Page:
Third, God is “abounding in steadfast love and faithfulness.” This is God’s default. To be “steadfast “is to be firmly fixed in direction or purpose (cf. Psalm 18). This is why St. John says, “God is love” (1 John 4:8). Loving is who God is and it is what He does. His faithfulness is also closely related to this. God is faithful to who He is—He never falters from His character; He is perfect. As Paul writes to Timothy, “If we are faithless, He remains faithful, for He cannot deny Himself” (2 Timothy 2:13). God is faithful to us even when we are unfaithful to Him.
Again, Israel is a prime example, as shown both here at Mt. Sinai and their Babylonian exile. As Moses had pleaded, God was faithful to the promise He made to their fathers Abraham, Isaac, and Israel; He relented from His destruction and preserved them. In Babylon, too, despite their faithlessness and just punishment for their apostasy, God is faithful and returns them to their land just as He promised. Even more, God is faithful in Christ. The people of Israel looked toward the coming Messiah (Christ), especially as prophesied by the Prophets, and the Christ indeed came and was faithful to God in our place. Today, we are in a similar waiting period as exiles from the Garden.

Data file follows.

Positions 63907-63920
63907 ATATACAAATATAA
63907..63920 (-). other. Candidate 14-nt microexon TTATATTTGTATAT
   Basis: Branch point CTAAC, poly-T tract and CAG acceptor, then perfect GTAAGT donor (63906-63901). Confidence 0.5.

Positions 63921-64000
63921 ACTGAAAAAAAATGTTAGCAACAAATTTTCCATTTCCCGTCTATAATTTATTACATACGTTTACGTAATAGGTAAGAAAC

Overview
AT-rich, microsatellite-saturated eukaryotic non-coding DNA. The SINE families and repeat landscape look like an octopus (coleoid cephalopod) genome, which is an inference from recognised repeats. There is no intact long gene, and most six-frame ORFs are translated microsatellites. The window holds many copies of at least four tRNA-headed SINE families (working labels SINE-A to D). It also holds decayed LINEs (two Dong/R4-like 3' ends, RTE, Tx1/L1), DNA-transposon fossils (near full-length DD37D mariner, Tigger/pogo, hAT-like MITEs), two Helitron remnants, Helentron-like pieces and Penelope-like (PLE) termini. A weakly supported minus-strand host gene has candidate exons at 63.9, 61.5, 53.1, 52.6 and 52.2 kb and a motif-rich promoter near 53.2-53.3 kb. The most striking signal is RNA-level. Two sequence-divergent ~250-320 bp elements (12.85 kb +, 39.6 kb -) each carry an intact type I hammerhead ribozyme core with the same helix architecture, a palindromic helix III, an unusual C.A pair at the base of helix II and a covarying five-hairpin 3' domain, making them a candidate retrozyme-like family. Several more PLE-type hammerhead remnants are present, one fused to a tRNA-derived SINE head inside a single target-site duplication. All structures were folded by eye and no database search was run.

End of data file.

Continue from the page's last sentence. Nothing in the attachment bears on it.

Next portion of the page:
Fourth, God is forgiving of iniquity, transgression, and sin, which we can arguably say is what flows from His love. Again, recently in Exodus we saw this with the golden calf situation, which is what led to this whole theophany on Mt. Sinai in the first place. Rather than destroying Israel, God relented from His disaster and forgave Israel, although He still sent a plague upon them for their idolatry (a merciful thing in comparison to being annihilated). Also, here at the mountain, God would institute the sacrificial system in Leviticus and Numbers as the means for them to receive the forgiveness of their sins. Naturally, we see Christ here as well, “who was delivered up for our trespasses and raised for our justification” (Romans 4:25). “If we say we have no sin, we deceive ourselves, and the truth is not in us. If we confess our sins, He is faithful and just to forgive us our sins and to cleanse us from all unrighteousness” (1 John 1:8-9).